Communicable Disease Testing Guidance
Guidance for Investigators Testing Subjects for Communicable Diseases
Version Date: June 16, 2011
This guidance is designed to assist investigators with required consent form language and required reporting to the state epidemiologist (for HIV/AIDS reports) or the local health department (for all other reports) when testing subjects for communicable diseases. If identifiable specimens are provided to the University of Wisconsin Hospital and Clinics (UWHC) laboratory or the Wisconsin State Laboratory of Hygiene (WSLH), the UWHC laboratory or WSLH will make required reports to the state epidemiologist or local health department. If only coded specimens are provided to the UWHC laboratory or WSLH, the study team is responsible for making all required reports. Additionally, when testing for HIV, if a UWHC consent form is not used, the study consent form must comport with Wisconsin law as discussed below.
Testing for Communicable Diseases (including HIV)
If a subject tests positive for any of the communicable diseases, a report must be made to the appropriate local health department or state epidemiologist. A list of local health departments may be accessed through this link.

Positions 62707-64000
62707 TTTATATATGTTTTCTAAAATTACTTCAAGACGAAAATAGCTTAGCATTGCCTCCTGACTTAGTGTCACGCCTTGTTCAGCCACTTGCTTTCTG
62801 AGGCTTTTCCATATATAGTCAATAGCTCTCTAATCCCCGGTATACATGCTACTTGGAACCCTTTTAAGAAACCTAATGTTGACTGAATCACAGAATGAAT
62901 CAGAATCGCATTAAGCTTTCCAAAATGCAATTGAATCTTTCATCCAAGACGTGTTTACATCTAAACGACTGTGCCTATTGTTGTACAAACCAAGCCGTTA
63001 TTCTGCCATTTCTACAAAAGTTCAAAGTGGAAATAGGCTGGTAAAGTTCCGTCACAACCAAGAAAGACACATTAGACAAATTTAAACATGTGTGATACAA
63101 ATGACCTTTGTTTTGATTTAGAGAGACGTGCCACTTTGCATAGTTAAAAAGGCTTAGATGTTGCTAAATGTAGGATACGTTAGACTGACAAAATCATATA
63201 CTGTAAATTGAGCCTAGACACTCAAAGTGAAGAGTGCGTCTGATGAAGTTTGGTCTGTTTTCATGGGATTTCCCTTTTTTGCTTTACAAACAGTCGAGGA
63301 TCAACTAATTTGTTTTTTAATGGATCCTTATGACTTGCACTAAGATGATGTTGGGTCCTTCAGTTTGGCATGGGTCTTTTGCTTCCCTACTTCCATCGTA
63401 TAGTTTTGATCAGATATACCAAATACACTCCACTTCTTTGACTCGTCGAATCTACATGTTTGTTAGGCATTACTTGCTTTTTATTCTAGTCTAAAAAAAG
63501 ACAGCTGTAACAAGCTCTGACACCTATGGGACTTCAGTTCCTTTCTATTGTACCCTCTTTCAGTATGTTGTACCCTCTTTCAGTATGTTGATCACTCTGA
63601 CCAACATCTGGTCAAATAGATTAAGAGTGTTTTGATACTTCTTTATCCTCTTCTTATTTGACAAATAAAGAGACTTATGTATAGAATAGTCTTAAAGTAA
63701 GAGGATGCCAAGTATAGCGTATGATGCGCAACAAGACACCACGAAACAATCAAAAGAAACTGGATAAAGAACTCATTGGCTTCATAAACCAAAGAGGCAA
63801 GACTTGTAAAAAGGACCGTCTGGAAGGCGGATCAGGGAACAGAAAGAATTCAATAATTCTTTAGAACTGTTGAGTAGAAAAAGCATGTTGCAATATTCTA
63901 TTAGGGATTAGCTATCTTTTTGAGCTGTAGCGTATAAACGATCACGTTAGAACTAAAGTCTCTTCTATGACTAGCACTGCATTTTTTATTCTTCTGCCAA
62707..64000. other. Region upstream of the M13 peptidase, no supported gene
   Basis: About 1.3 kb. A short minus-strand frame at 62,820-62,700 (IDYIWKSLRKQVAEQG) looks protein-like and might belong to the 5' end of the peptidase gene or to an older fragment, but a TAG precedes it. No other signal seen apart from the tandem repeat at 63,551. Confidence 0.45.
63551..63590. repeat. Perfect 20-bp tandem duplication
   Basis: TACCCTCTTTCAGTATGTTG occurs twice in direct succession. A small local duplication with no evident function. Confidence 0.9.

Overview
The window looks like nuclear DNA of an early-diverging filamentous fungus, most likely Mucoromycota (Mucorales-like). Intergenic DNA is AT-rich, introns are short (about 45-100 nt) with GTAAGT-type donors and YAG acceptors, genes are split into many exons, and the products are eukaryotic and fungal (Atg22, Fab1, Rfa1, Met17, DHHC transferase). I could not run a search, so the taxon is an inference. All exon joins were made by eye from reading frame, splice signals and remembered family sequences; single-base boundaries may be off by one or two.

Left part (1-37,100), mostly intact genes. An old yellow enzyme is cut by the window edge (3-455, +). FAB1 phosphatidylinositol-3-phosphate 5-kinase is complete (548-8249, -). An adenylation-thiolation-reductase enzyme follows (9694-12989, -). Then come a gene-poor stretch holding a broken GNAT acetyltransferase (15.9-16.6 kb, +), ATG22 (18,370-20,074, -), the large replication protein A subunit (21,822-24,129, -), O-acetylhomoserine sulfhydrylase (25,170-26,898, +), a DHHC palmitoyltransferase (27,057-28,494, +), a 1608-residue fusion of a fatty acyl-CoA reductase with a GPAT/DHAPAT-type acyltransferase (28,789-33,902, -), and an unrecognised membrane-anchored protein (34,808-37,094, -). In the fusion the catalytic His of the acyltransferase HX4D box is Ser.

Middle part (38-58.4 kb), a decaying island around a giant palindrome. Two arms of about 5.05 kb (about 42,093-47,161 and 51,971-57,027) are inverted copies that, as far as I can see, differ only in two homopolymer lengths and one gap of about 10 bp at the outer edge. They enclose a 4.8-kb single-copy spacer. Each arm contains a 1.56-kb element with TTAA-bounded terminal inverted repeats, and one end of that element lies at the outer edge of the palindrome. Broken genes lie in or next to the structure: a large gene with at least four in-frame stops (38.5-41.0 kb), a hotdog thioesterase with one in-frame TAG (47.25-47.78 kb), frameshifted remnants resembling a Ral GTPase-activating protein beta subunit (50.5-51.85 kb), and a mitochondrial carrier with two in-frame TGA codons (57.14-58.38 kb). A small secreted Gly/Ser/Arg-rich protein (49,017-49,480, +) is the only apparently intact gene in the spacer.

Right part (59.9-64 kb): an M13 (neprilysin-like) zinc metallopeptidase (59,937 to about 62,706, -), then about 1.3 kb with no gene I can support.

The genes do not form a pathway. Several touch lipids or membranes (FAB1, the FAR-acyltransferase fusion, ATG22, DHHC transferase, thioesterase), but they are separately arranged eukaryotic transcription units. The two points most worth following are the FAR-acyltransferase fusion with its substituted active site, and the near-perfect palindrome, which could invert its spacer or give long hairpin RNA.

Who Must Report? Each licensed health care provider (includes licensed nurses, physicians, physical therapists, podiatrists, athletic trainers, and occupational therapists), each laboratory that is CLIA certified, or the person in charge of infection control program at each healthcare facility shall ensure that reports are made to the local health department or to the state epidemiologist. If identifiable specimens are provided to the UWHC laboratory or the WSLH, the UWHC laboratory or WSLH will make the required reports. (Note that identifiable specimens are provided to the UWHC laboratory, subjects must be informed that test results will be put in their UWHC medical record.) If only coded specimens are provided to the UWHC laboratory or WSLH, the study team is responsible for making all required reports.
What Information Must be Included? Each report must include the name of the person reporting, the name of the attending physician if any, the diagnosed or suspected disease, the name of the affected individual, that individual's address and telephone number, age or date of birth, race and ethnicity, sex, county of residence, date of onset of disease, name of parent or guardian if a minor, and other information requested by the local health officer.
How are Reports Made? A diagnosis of HIV or AIDS must be reported to the state epidemiologist on an AIDS Case Report Form (DPH 4264) or a Wisconsin Human Immunodeficiency Virus (HIV) Infection Confidential Case Report Form (DPH 4338). Forms DPH 4264 and DPH 4338 can be ordered from the Department of Health and Family Services (DHFS) on the order form. All other reports of communicable diseases can be oral or written. If written, the report must be made on the individual case report form provided by DHFS. Individual case report forms can be ordered through DHFS.
When Must Reports be Made? Category I diseases, which are more urgent public health importance, must be reported immediately. Diseases in Category II or Category III can be reported within 72 hours.